Via the AFR:
The cost of housing bricks has soared by a third in just two years in Sydney as a construction boom has kept the NSW capital one of the world’s most expensive cities in which to build.
Sydney’s 33.1 per cent leap in the cost of 1000 standard bricks – from $590 in 2015 to $785 this year – was triple the 9.6 per cent gain seen in Melbourne over the same time, where the cost of the same material rose to $570 from $520.
The figures, contained in Turner & Townsend’s International Construction Market Survey 2017, also show the clear effect the country’s biggest-ever housing boom has had on the market for materials and labour in Australia’s largest city. The cost of structural steel has jumped 17.1 per cent over the past two years to $2400 per sq m from $2050 while it has barely budged in other cities.
But the booming market has done little to alter the existing picture of a strong, if patchy, overall market dominated by Sydney. The NSW capital ranked ninth out of 43 markets surveyed in the quantity surveying firm’s latest global comparison, with New York taking top place as the most expensive place in which to build. Melbourne came in 20th, Perth 21st (down from 18th position) and Brisbane 22nd.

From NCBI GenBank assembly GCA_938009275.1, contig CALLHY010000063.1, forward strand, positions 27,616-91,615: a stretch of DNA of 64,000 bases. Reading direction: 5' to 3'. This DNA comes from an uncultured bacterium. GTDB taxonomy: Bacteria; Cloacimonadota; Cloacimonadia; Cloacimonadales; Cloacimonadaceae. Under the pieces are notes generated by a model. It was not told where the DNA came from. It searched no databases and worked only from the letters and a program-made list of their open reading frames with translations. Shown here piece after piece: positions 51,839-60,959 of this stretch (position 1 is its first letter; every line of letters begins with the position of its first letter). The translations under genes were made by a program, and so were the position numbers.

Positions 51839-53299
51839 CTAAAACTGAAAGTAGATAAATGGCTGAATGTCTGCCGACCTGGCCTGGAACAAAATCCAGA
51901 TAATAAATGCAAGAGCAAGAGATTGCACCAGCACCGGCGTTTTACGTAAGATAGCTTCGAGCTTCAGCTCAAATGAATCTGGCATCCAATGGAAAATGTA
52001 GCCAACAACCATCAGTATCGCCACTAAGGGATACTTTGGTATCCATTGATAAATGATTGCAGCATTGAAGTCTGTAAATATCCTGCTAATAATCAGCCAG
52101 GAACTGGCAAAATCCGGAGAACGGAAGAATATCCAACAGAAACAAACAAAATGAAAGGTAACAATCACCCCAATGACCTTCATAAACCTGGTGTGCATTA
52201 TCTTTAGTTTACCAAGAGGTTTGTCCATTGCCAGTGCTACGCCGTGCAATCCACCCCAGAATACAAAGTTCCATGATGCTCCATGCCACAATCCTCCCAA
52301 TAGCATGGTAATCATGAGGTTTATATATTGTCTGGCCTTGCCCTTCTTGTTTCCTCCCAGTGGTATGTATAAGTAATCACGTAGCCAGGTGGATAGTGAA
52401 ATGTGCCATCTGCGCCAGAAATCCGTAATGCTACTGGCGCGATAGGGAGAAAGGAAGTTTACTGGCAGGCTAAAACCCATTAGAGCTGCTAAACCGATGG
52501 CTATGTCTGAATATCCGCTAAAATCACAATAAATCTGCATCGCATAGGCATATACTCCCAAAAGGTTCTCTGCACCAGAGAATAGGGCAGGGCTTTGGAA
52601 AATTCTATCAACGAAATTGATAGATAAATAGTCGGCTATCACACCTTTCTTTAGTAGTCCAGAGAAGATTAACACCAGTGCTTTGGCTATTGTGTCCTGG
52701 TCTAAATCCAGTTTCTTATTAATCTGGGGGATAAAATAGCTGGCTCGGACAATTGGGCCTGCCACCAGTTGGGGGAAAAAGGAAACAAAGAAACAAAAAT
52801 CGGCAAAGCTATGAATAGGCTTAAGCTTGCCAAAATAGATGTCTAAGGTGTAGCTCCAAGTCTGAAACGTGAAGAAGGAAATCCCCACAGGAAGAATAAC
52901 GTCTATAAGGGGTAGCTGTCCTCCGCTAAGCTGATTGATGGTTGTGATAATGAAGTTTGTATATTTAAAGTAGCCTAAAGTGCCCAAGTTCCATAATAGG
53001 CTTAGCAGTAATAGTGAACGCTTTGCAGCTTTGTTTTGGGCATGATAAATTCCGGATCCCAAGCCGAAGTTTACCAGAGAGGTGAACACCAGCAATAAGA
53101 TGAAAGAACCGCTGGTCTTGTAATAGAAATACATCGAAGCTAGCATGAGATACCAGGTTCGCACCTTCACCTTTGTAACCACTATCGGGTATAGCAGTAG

And with Australia’s residential housing blitz likely to hit a peak over the next 12 to 18 months, demand for some of those materials is likely to ease. It will be offset to some extent by rising demand for infrastructure-related inputs, but the timing and extent of those is unclear, said Turner & Townsend senior economist Gary Emmett.
Meh. That’s not it. This is, from Brickworks:
We never thought that after 108 years of making bricks in Australia, we would now need to investigate manufacturing overseas.
Following repeated warnings from industry over many years, it is now obvious that government has failed to develop an effective policy to address domestic energy supply.
Frustratingly, some governments seem intent on exacerbating the issue, even if that means the lights will go out in houses and factories across the country.
Exporting our gas is not just putting at risk the jobs of 2000 to 3000 brick makers in Australia, but also the more than 25,000 bricklayers that rely on an uninterrupted supply of products, not to mention the flow on effect in relation to housing supply.
One third of non-labour costs producing bricks is gas. One quarter of its profits gone (without price hikes) thanks to the recent surge in gas prices.
That’s putting a roof over your head in the Banana Republic.